A life-changing focus
By KEVIN JAKAHI
Tribune-Herald sports writer
Michael Silva’s love for basketball led him to a back-and-forth journey to St. Joseph, where the 5-foot-4, 149-pound senior guard is in the best shape of his life — quite an accomplishment considering he was 61 pounds heavier a year ago.
He wasn’t part of the last season’s new-look Cardinals, who finished in the Big Island Interscholastic Federation Division II standings with an 0-12 record, including a 54-13 loss to Kohala in the first round of the playoffs.
It was the first year without Sebi Ohara-Saft and Thomas Fairman, a pair of All-BIIF first-team picks as seniors when Hawaii Prep sneaked past them in the semifinals 43-42 in 2012.
As sophomores, they helped St. Joe seize the BIIF title in 2010, the school’s first since 1974. The next year, the Cards made a second consecutive trip to the Hawaii High School Athletic Association Division II state tournament.
It’s a tough rebuilding project when a small school like St. Joe has an enrollment of less than 50 kids. The job is made no easier when most of the team’s roster of 10 players has little to zero basketball experience.
But if anyone in a Cardinal uniform needs a motivational push, they can look at Silva, a model of persistence.
As a freshman he weighed 207 pounds and tried out for St. Joe. He was cut, one of the few to not make the varsity for a program always in search of extra bodies.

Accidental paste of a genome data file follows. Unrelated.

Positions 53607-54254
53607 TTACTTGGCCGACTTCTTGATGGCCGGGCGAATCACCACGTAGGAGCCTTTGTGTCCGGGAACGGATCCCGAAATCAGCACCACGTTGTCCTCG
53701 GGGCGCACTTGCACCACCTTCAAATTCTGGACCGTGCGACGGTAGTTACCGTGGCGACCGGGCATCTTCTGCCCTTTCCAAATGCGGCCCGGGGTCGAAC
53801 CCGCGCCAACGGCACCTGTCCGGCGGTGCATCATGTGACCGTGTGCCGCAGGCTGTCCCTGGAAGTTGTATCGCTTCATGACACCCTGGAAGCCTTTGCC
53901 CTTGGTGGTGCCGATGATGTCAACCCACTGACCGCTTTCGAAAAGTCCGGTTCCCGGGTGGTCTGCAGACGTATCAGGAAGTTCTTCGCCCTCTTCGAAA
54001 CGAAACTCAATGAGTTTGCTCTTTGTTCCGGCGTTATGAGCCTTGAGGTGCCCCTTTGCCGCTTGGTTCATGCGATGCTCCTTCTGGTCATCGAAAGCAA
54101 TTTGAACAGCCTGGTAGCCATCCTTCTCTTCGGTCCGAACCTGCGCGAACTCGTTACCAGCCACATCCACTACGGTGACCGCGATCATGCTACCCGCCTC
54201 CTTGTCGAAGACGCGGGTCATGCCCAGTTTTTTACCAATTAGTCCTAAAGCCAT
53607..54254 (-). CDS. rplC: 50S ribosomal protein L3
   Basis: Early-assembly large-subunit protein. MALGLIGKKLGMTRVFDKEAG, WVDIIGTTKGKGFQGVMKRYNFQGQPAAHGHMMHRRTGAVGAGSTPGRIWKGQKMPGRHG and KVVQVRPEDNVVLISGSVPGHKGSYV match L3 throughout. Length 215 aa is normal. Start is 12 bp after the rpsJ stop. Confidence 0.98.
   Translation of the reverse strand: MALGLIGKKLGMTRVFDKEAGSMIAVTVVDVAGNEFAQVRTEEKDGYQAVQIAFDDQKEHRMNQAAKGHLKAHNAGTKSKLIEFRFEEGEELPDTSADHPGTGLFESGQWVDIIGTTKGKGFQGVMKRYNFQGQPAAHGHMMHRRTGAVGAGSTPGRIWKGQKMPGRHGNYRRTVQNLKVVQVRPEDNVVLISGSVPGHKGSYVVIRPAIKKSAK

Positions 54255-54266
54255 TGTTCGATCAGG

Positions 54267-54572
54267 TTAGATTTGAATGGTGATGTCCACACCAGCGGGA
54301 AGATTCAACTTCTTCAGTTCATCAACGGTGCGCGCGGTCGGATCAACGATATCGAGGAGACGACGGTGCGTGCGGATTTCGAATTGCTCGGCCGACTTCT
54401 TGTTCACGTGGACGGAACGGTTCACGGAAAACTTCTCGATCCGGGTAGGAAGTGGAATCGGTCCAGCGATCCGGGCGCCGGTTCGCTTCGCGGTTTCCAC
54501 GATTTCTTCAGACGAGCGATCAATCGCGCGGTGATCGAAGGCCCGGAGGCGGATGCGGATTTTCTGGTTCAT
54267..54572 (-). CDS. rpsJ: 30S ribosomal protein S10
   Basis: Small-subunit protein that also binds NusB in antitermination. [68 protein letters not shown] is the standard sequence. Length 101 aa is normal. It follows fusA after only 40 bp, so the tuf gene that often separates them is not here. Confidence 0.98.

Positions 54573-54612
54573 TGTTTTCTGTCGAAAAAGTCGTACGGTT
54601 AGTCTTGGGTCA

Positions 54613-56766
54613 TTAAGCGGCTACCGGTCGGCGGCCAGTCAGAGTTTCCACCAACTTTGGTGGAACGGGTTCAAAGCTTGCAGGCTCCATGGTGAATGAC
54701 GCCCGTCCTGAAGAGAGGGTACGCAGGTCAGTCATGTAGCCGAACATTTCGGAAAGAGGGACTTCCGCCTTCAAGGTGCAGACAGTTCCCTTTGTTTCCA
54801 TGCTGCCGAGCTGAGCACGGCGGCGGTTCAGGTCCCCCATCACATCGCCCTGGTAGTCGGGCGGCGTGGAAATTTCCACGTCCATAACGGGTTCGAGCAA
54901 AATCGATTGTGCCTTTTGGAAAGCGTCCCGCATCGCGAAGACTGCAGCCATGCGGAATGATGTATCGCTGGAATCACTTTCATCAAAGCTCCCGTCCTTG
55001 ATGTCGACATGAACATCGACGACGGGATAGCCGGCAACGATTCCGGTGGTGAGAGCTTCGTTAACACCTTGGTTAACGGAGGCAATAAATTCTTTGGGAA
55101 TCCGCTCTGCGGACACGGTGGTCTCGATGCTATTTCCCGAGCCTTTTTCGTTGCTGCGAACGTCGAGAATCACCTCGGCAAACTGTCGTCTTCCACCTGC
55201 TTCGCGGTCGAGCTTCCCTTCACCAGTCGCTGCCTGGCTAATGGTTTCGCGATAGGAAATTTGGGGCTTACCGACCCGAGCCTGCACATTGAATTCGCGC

He transferred to Hilo the next season, made the junior varsity, but at 200 pounds got glued on the bench.
Silva said he was unmotivated and didn’t try out for the varsity or play any other sport as a junior last year at Hilo. He weighed 210 pounds, the heaviest in his life.
Then he transferred back to St. Joe for his senior season, and something changed.
“Seven months ago, I decided to join the military and get in the best shape of my life,” Silva said. “I did cardio, ran, did weight training. Two months ago I signed with Army. The commitment to the diet was the hardest part.
“When I looked at an old picture of myself and a current one, I was proud and realized how much I changed. Ever since I was a little kid I’ve wanted to join the military. I’d watch action movies when I was a kid.”
Silva plans to serve four years, then major in criminal justice in college to become a federal enforcement officer, either in the FBI or DEA.
He’s goal-oriented not only in his career, but also his time on the court.
“I try to bring hustle,” he said. “I want to be the guy that fights for rebounds, dives on the floor for a loose ball. I may not be too good offensively, but you can always hustle.
“The fact that people said I couldn’t do it drives me. I was picked on a lot, the first kid at St. Joe to not make it, being at Hilo but not playing much on the JV. I wanted to show people that I could do it. I’m just persistent.”
When St. Joe co-coach Mike Scanlan looks at Silva’s frame, he doesn’t see someone with a lack of height, but rather a muscular bulldog with a big heart.
“He gives us another ball-handler,” Scanlan said. “He’s really aggressive at times. He brings a toughness to the team.”
World Series glory
Edgar Barclay, a 5-7 senior forward, had a simpler journey to becoming a starter. He was home-schooled as a freshman, played volleyball for St. Joe as a sophomore, and joined basketball last season as a first-time rookie.